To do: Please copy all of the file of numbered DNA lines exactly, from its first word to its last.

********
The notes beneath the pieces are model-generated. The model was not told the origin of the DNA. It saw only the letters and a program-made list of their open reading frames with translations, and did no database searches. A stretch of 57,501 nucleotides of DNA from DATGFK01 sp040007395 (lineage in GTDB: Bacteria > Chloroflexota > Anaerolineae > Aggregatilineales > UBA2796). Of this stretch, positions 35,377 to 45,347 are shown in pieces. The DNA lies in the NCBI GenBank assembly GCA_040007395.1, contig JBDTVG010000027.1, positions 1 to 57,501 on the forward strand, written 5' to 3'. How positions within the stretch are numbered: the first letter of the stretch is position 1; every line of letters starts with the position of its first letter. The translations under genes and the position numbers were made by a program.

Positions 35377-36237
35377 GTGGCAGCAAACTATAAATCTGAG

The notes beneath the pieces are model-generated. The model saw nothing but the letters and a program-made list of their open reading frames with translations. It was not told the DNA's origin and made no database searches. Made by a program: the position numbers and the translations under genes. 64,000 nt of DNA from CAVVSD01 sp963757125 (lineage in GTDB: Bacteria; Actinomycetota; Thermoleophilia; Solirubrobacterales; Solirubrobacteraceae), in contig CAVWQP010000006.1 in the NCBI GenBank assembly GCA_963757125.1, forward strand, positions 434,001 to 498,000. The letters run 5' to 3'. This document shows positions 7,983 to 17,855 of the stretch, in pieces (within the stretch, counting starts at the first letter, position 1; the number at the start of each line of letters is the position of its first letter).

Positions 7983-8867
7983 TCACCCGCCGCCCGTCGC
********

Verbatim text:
The notes beneath the pieces are model-generated. The model was not told the origin of the DNA. It saw only the letters and a program-made list of their open reading frames with translations, and did no database searches. A stretch of 57,501 nucleotides of DNA from DATGFK01 sp040007395 (lineage in GTDB: Bacteria > Chloroflexota > Anaerolineae > Aggregatilineales > UBA2796). Of this stretch, positions 35,377 to 45,347 are shown in pieces. The DNA lies in the NCBI GenBank assembly GCA_040007395.1, contig JBDTVG010000027.1, positions 1 to 57,501 on the forward strand, written 5' to 3'. How positions within the stretch are numbered: the first letter of the stretch is position 1; every line of letters starts with the position of its first letter. The translations under genes and the position numbers were made by a program.

Positions 35377-36237
35377 GTGGCAGCAAACTATAAATCTGAG

The notes beneath the pieces are model-generated. The model saw nothing but the letters and a program-made list of their open reading frames with translations. It was not told the DNA's origin and made no database searches. Made by a program: the position numbers and the translations under genes. 64,000 nt of DNA from CAVVSD01 sp963757125 (lineage in GTDB: Bacteria; Actinomycetota; Thermoleophilia; Solirubrobacterales; Solirubrobacteraceae), in contig CAVWQP010000006.1 in the NCBI GenBank assembly GCA_963757125.1, forward strand, positions 434,001 to 498,000. The letters run 5' to 3'. This document shows positions 7,983 to 17,855 of the stretch, in pieces (within the stretch, counting starts at the first letter, position 1; the number at the start of each line of letters is the position of its first letter).

Positions 7983-8867
7983 TCACCCGCCGCCCGTCGC